City’s Multi-Residential Tax Grab Picks On The Little Guys
Windsor City Council is moving forward with a proposal to deny future applications from owners of multi-residential buildings to convert their apartment buildings to condominiums, a status that has freed landlords and their tenants from a crippling tax rate 2 1/2 times higher than the single-family residential rate.
The city’s official plan, adopted in 2007, dictates that conversions should be allowed only when the local vacancy rate is above three percent. The latest calculation pegs it at 2.9 percent.
The move will allegedly assist renters struggling to find scarce accommodations.
“The only loser in all of this is the City of Windsor because we lose a lot of taxes,” Ward 5 Councillor Ed Sleiman told the media after a city subcommittee he sits on voted to recommend the condo conversion ban to full Council.
Who are these tax bandits trying to kid?
Council nose-stretchers should know that no renters have been forced to purchase their units, and none have been displaced by 50-to-60 condo conversions, which began in earnest in 2006. Tenants living in 3,300 converted units will remain protected indefinitely.The wealthiest apartment building owners began the conversion epidemic in 2006 with the simple motive of escaping the multi-res tax the city refused to modify.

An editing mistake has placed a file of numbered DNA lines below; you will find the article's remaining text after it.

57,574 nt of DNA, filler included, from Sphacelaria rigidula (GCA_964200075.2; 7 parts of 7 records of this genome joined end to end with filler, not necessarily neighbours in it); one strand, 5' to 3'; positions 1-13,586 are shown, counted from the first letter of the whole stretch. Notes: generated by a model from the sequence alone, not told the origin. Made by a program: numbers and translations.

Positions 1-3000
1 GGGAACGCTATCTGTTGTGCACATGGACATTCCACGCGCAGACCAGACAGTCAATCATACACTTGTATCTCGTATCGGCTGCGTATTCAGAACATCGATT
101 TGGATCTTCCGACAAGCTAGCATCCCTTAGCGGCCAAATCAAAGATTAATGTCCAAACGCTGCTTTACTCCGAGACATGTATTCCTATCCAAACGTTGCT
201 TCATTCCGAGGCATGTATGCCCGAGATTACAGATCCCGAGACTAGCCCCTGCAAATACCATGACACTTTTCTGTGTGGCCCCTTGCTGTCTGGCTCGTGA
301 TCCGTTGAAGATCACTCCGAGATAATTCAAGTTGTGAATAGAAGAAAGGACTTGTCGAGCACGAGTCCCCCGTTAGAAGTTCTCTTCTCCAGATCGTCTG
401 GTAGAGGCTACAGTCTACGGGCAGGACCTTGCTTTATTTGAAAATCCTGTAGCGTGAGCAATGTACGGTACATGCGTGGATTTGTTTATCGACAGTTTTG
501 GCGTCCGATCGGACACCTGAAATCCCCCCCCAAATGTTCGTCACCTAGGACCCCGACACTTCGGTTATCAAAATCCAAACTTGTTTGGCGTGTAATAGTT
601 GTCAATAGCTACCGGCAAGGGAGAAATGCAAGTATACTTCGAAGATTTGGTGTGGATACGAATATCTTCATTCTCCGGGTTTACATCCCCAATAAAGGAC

“If it was a fair tax from the beginning they wouldn’t have this problem,” says Janette Calandra, head of the Windsor Property Management Association, and owner of three of the 400-odd buildings left in the city’s multi-residential class.
The feisty Calandra has been lobbying the city for more than a decade to bring down the multi-res rate. It started in 2004, when taxes on apartment buildings almost doubled with the latest re-assessment from the Municipal Property Assessment Corporation (MPAC), coupled with the city’s torturous tax rate.
When Calandra multiplied MPAC’s assessed value by the city’s tax rate, she learned that the levy on a 13-unit, three-storey walk-up she owns, would leap-frog from $11,000 to $21,000 per year, phased in over four years.
In the throes of a 35% vacancy rate that spurred a host of bankruptcies in the sector, she helped form a group of similarly jolted landlords to ask the city for fair taxation.
In 2006, after little change, group member Boardwalk Real Estate Investment, an Alberta-based conglomerate, began to apply for condo conversions, including high rises like the 184-unit Lauzon Towers.
Boardwalk processed 21 local conversions before selling its Windsor assets to Guelph-based Skyline Group Apartment Real Estate Trust for $136 million in 2015. Other out-of-town Goliaths, like Timbercreek Asset Management, have recently jumped on the conversion gravy train.
Halberstadt’s column continues here Alan Halberstadt Biz X magazine May 2017